TABLET COATING Tablet coatings perform one or more of the following functions. They may: mask the taste of unpalatable drugs, protect the drug from deterioration due to light, oxygen or moisture, separate incompatible ingredients, control the release of medicament in the gastrointestinal tract, and provide an elegant or distinctive finish to the tablet. The materials used for coating may largely comprise sucrose (sugar coating), water-soluble film-forming polymers (film coating) or substances which are soluble in the intestinal secretions but not in those of the stomach (enteric coating). These types of coating can all be applied by the pan or fluid-bed processes; the compression coating technique is suitable for sugar and enteric coatings, but not for film coating.

Slide 62:

Standard Coating Pan Immersion-tube system Glatt Immersion sword system Pellegrini pan system STANDARD COATING PAN

Slide 63:

PERFORATED PANS Accela cota system Hi-coater system

Slide 64:

PERFORATED PANS (continue…) Dria coater pan Glatt coater

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Slide 66:

Types of coating processes Three main types are used in the pharmaceutical industry today; - Film coating - Sugar coating - Compression coating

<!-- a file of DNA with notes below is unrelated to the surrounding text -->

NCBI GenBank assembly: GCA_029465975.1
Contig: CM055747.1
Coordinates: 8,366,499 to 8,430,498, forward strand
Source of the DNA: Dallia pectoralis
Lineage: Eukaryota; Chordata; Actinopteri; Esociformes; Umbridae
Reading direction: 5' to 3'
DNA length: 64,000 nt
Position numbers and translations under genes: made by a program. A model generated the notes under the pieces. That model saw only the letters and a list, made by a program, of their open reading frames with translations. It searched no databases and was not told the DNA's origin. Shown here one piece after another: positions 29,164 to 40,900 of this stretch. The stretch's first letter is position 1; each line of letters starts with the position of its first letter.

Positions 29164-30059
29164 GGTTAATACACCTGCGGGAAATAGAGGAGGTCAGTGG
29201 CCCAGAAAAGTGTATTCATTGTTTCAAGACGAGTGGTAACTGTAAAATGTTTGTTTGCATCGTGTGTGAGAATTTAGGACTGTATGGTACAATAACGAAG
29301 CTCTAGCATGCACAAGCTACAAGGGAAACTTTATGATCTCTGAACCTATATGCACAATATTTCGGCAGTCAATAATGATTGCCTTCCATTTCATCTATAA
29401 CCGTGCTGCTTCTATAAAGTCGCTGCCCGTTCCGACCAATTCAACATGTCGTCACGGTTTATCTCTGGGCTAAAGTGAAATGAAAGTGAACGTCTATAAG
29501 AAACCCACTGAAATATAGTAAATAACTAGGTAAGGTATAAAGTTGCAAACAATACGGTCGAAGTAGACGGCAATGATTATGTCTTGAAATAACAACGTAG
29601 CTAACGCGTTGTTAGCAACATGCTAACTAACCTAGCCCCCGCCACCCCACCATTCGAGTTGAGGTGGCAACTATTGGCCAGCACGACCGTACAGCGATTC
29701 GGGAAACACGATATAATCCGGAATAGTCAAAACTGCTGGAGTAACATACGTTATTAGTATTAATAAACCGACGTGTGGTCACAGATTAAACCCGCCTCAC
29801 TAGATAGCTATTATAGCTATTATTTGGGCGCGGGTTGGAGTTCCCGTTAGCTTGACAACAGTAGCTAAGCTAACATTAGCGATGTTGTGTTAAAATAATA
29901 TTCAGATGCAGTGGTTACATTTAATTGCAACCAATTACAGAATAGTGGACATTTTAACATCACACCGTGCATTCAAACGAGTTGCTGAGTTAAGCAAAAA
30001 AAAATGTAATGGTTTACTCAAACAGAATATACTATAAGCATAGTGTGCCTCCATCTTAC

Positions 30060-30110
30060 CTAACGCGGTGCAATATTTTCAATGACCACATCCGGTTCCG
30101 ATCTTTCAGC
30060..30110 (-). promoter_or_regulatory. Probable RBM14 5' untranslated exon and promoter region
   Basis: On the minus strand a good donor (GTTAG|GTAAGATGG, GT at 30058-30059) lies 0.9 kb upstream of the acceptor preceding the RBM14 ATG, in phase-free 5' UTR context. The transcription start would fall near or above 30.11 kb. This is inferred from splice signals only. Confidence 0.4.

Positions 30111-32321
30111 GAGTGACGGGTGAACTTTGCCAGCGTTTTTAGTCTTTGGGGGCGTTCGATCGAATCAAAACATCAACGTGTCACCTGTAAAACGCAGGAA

Slide 67:

1- Film coating (the most popular today) It involves the deposition, usually by spraying method, of a thin uniform film of a polymer formulation surrounding a tablet. Materials polymers solvents plasticizers colorants

Slide 68:

TYPES OF FILM COATING Immediate release Modified release

Slide 69:

PLASTICIZERS Internal plasticizers : Chemical modification of the polymer that alters the physical properties. Degree of substitution Type of substitution Chain length. External plasticizers : They are non-volatile or the other polymer, which when include with primary polymeric film former, changes the Flexibility Tensile strength, or Adhesion properties of the resulting film.

Slide 70:

Concentration Of Plasticizer Expressed As - The amount of polymer being plasticized. Recommended Level of Plasticizer : 1 to 50% by weight of the film former. EXAMPLES Castor oil; propylene glycol of 200 and 400 series; and surfactants eg; Tweens; Spans; and organic acid esters. Water- soluble plasticizer : PEG, propylene glycol. Organic- soluble plasticizer : castor-oil and Spans.

Slide 71:

COLORANTS Colorants may be soluble in the solvent system or suspended as insoluble powders. Used to provide distinctive color and elegance to a dosage form. To achieve proper distribution of suspended colorants in the coating solutions requires the use of fine-powdered colorants (< 10 microns ). Most of colorants are synthetic DYES or LAKES OF DYES approved by the FD&C and D&C.

Slide 72:

LAKES : derived from dyes by precipitating with carriers. Eg ; alumina or talc. Lakes contains 10 to 30 % of the pure dye content. For very light shade, concentration : less than 0.01 %. For dark shade, concentration : more than 2.0 % Examples Inorganic materials: iron oxides Natural coloring materials :Anthocyanins, caramel, carotenoids, chlorophyll, indigo, flavones, turmeric, and carminic acid. Various concentrates promoted as achieving less lot-to-lot color variation Opalux – Opaquant color concentrate for sugar coating. Opaspray- Opaque color concentrate for film coating. Opadry – Complete film coating concentrate